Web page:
With practiced grace, he grasped the legs of the orphaned lamb in each of his weathered hands and wrapped the newborn around his neck to keep the animal warm and safe from wolves. The lamb sniffed the familiar scent and settled on the shepherd’s shoulders. The ewe had died lambing during the night. The shepherd was there and scooped up the still-wet lamb.
Luke’s Gospel tells us:
And there were shepherds living out in the fields nearby, keeping watch over their flocks at night. An angel of the Lord appeared to them, and the glory of the Lord shone around them, and they were terrified. But the angel said to them, “Do not be afraid. I bring you good news that will cause great joy for all the people. Today, in the town of David, a savior has been born to you; he is the Messiah, the Lord. This will be a sign to you: You will find a baby wrapped in cloths and lying in a manger.”
We read further from this account that the shepherds left their flocks in search of the baby. When I first saw artistic renderings of a shepherd holding a lamb on his shoulders at the stable, I imagined it a gift for the newborn child. Then, I realized, no, these very poor sheepherders were practical. They were awestruck by the message of the angel surely, but they knew they had a job. Protect the sheep — all of them — the strong, the weak, the orphaned. So this shepherd, even though he must have been frightened at the appearance of the heavenly hosts, headed off to see what they described, not forgetting that he was a shepherd with an orphaned lamb in his care.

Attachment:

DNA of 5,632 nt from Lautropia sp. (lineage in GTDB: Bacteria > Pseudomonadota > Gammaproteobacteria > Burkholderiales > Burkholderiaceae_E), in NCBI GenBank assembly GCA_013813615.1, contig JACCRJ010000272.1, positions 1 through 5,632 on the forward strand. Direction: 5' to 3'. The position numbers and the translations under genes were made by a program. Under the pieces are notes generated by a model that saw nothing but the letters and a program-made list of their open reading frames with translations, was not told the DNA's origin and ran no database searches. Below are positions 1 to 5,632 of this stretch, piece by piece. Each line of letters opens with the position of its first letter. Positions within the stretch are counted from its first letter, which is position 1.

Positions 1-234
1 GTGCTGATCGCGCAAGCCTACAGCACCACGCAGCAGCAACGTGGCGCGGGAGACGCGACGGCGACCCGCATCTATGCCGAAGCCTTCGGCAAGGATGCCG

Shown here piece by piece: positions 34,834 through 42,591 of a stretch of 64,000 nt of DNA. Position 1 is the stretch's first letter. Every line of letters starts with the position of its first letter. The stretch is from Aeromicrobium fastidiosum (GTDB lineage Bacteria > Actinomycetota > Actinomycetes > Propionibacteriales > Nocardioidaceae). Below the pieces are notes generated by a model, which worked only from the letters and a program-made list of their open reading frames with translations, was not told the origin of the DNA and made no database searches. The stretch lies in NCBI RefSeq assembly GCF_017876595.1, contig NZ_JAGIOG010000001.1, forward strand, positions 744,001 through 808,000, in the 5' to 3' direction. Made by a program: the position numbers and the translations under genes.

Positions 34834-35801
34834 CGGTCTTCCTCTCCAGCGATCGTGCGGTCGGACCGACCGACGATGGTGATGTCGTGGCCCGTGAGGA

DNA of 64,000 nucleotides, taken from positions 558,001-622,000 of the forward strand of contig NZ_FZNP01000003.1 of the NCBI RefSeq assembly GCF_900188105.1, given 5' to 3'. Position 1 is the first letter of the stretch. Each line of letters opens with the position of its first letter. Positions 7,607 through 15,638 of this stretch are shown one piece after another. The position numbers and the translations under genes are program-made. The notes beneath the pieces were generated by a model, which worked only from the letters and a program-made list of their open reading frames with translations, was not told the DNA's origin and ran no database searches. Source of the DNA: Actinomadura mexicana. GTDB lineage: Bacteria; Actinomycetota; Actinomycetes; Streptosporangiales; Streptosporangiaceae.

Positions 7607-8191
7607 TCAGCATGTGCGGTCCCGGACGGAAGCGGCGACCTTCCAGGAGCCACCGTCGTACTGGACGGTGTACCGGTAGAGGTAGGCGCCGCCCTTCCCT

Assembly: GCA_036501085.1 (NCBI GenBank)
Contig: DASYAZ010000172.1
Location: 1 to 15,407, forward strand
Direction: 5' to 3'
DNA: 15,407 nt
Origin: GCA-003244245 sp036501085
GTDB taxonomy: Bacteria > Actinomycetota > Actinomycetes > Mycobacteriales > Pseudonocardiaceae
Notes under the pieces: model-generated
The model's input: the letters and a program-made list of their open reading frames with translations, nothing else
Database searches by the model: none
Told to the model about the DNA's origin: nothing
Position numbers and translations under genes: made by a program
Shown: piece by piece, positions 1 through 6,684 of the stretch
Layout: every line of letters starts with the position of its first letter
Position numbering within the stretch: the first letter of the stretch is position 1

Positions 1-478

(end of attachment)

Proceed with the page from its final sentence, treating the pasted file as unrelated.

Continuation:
Other than the few shepherd figurines that might come with a manger scene, the real shepherds — the sheep-smelling, dirt-spattered, simple herders who were the first to know, the first to visit the Christ Child — are forgotten.
For most of us, we’re drawn to the dazzle. The kings. We’re told they came from exotic lands on dromedaries, dressed in the finest of fabrics with gifts of gold, frankincense and myrrh. Recognizing that gold is a precious metal and without even knowing anything about frankincense and myrrh, we realize that these kingly gifts must have been costly, probably presented in ornate boxes and decorated bottles with ribbons flowing.
And so in our Christmas traditions, whom do we emulate? The kings, naturally. We can’t resist. We want to be like them, elegant gift bearers of special gifts. So we make lists and fret and shop and wrap. Some shoppers even stockpile all year in readiness for the holiday. Our merchants guide us through the process for many months hoping to tempt us to purchase the perfect present — to be gift bearers of some merit. Yet, when the day comes, it’s often empty. The gifts disappoint — the sweater was too small, the ring was too large, the toy was forgotten.
Those who resist the kingly practice — or who have reason to be like the shepherd with the orphaned lamb on his shoulders — could be the blessed ones. These are the mothers or fathers at home with a sick child. These are the police officers and fire fighters on duty for Christmas Day. These are those tending the dying at home or in hospice. These are the farmers feeding their animals just like every other day. They might come to the stable if they can, to see the baby, to celebrate the story, to be present and pray; however, never forgetting their responsibility — the lambs entrusted to their care.
Of course, there are always the ill, the old, the poor, the homeless who have no money to shop, no reason to shop, to wrap, to give, so they will be shepherd followers. Showing up if they can.
The kings, well, they went to see a king and brought gifts as was their station. Maybe they hoped to be connected. The shepherds merely witnessed the startling message of the angel, wondering what it could mean and why they were called to the manger.
A portent —
Behold the Lamb of God
The Good Shepherd
Judy Knotts is the author of "You Are My Brother: Lessons Learned Embracing a Homeless Community" and a former principal.